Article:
The next part of the legislation for existing private homes will kick in by 2027, when your photoelectric smoke alarms will also need to be fully interconnected. Hard-wired is preferable, but 10-year batteries are also acceptable. These alarms then need to be fitted:

  • On each storey
  • In each bedroom
  • In connecting hallways.

Are you renting?

Since 2017, your landlord has been responsible for ensuring the property you’re renting is fully up-to-date with the requirements outlined above. Additionally, before each lease begins, landlords were required to test and clean each and every smoke alarm – and then repeat the process every 12 months.

TIP: A smoke alarm is tested by pressing the clearly marked ‘test’ button.

Are you a landlord?

If you’re a landlord, you should read the requirements in the ‘Are you renting’ section above to understand your responsibilities. We must add that testing or cleaning a smoke alarm doesn’t require any special training or qualifications, even though some landlords or rental management agents will outsource these responsibilities to certain professionals.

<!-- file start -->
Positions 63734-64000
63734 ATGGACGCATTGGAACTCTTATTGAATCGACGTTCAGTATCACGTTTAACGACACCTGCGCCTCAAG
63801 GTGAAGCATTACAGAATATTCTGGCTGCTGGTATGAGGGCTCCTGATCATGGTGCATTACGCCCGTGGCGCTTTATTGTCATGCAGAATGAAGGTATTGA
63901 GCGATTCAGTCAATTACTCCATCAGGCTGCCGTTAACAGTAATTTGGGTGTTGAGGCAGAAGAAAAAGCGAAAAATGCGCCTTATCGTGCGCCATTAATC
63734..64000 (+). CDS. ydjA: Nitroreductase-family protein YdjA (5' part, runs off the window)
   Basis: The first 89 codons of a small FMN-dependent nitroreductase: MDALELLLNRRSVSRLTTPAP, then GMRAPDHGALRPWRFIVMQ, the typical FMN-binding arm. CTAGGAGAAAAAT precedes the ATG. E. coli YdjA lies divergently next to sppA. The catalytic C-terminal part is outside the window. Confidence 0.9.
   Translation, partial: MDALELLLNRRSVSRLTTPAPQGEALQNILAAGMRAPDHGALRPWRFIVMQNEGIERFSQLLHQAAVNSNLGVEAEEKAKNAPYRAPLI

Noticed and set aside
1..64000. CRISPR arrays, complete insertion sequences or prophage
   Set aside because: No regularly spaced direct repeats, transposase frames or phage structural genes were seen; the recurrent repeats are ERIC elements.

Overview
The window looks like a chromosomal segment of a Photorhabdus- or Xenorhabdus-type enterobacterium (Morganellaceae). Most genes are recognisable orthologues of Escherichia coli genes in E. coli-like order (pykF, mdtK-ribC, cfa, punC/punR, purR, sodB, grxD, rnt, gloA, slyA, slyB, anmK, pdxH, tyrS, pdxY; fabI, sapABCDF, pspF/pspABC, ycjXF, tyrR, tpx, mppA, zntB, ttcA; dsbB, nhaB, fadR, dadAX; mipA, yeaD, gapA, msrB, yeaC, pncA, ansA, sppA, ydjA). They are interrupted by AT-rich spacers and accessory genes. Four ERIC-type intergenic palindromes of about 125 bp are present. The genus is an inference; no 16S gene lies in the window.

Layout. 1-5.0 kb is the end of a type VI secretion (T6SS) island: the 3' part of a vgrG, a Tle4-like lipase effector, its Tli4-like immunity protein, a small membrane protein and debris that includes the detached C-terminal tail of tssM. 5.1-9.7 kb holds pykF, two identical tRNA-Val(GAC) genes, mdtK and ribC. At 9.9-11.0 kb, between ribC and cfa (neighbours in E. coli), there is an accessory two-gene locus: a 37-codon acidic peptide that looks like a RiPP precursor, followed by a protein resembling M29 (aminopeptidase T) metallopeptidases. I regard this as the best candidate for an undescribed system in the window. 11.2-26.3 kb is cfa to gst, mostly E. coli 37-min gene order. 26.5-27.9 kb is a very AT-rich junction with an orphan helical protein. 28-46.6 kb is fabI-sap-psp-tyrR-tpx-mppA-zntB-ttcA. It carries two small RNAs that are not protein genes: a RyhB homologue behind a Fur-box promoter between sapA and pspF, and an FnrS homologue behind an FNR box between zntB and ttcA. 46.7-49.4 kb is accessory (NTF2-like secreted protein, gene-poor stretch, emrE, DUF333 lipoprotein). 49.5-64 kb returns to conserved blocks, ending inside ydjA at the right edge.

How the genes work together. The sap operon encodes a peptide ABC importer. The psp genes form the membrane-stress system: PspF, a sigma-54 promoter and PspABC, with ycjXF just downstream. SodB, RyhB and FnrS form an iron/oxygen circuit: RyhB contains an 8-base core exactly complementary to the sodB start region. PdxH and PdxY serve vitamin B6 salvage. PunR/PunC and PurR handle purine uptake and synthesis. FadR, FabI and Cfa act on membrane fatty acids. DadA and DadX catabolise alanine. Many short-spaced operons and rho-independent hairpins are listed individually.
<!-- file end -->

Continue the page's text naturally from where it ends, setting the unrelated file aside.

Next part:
As of 2022, landlords cannot kick off a new rental agreement without installing a fully interconnected photoelectric smoke alarm network in the dwelling.

Are you building or doing major renovations?

If you’re building new, or your major renovations require a Building Certifier, you must install hard-wired interconnected photoelectric smoke alarms with a battery secondary power source in all the required places. Moreover, any ionisation sensors are prohibited – meaning the dual-sensor smoke alarm type we outlined earlier is not allowed.

Are you selling?

To sell a home in Queensland, it’s been compulsory since 2017 to fit photoelectric smoke alarms first. From 2022, the smoke alarms also have to be interconnected and either hard-wired or fitted with 10-year batteries.

We’ll take care of your smoke alarm needs

Are you ready to roll with your smoke alarms – or are you thoroughly confused? Don’t fret because Your Electrical Expert can help with fully-licensed, highly experienced and always friendly & affordable electrical services in Brisbane, the Gold Coast and beyond. Our happy electricians understand that the new Queensland legislation is there to save lives, so we’re more than happy to help with smoke alarm servicing and installation. Call Your Electrical Expert today!